Dioscoro Teofilo de la Puebla Tolin (1831-1901) was a Spanish painter who studied in Madrid and Rome and worked in the tradition known as Historicism, this being a subgenre of history painting that interplayed patriotism, religious zeal and notions of glory.
His 1862 work “The First Landing of Christopher Columbus in America” is an excellent example of this attitude to history, in which historical fact was subservient to the prejudices of the people who commissioned similar works of art produced by many artists of the time.
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In this painting naked savages cower in fear of the noble explorers who have arrived bearing symbols of religious and national pride. The central figure of Christopher Columbus looks heavenwards while striking his sword on the ground. The message of the painting is clearly that the settlers have a divine right to claim the land of the natives, who will either be “saved” by the Catholic Church or massacred if they refuse to comply.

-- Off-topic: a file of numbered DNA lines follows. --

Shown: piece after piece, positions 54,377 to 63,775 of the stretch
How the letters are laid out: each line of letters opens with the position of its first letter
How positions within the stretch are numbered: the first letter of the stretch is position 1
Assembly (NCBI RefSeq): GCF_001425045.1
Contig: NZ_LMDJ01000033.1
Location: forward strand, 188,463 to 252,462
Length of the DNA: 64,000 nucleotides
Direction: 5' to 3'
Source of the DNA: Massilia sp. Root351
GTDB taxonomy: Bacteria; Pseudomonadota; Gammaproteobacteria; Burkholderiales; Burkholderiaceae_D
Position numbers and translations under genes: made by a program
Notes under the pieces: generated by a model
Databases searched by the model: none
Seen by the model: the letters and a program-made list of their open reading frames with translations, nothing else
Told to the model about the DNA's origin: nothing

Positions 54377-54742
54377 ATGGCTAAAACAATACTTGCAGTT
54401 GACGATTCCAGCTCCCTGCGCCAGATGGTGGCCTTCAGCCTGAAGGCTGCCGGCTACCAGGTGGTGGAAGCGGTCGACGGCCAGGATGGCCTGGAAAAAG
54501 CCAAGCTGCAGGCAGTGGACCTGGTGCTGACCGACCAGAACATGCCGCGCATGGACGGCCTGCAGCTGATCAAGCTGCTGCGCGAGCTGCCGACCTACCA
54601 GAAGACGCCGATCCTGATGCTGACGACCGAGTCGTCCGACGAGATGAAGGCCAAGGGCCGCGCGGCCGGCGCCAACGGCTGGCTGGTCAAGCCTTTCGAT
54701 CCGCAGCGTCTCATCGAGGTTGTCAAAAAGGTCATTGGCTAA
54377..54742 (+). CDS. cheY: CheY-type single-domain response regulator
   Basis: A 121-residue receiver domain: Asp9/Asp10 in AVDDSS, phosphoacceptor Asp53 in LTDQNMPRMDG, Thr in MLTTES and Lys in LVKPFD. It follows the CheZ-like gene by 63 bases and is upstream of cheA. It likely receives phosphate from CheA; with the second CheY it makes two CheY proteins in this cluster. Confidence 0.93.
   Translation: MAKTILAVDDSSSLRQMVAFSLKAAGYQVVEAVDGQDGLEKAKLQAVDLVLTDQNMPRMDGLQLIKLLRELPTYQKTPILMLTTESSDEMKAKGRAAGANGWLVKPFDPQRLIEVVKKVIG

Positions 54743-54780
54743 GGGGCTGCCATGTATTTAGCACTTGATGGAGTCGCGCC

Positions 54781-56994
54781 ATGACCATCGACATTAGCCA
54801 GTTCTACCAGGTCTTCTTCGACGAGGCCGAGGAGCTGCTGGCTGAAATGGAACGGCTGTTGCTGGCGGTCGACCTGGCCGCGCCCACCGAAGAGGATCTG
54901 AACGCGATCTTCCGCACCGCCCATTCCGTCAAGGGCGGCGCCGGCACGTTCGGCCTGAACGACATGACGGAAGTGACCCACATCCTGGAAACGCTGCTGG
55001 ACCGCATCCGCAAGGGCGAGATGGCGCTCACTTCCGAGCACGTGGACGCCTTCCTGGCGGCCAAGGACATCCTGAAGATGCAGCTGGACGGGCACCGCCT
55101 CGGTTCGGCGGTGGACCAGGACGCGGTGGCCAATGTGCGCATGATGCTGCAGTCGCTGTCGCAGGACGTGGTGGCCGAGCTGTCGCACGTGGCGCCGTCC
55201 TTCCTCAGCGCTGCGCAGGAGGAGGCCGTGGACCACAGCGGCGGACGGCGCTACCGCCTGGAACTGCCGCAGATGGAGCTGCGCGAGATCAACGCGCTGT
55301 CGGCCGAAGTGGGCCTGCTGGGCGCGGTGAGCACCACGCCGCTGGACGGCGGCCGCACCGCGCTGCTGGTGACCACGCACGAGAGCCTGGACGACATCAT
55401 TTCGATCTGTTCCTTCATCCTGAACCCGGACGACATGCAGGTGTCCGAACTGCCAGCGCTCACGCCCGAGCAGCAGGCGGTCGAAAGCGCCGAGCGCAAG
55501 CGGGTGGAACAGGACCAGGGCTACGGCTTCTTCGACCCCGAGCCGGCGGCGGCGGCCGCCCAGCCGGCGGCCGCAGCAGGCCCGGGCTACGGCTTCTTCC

Tolin’s painting would have been thoroughly admired in its day as a justification of the colonization of the Americas, but today we can see it in a different light as a glorification of the shameful conquest of indigenous peoples who did not deserve what was about to befall them.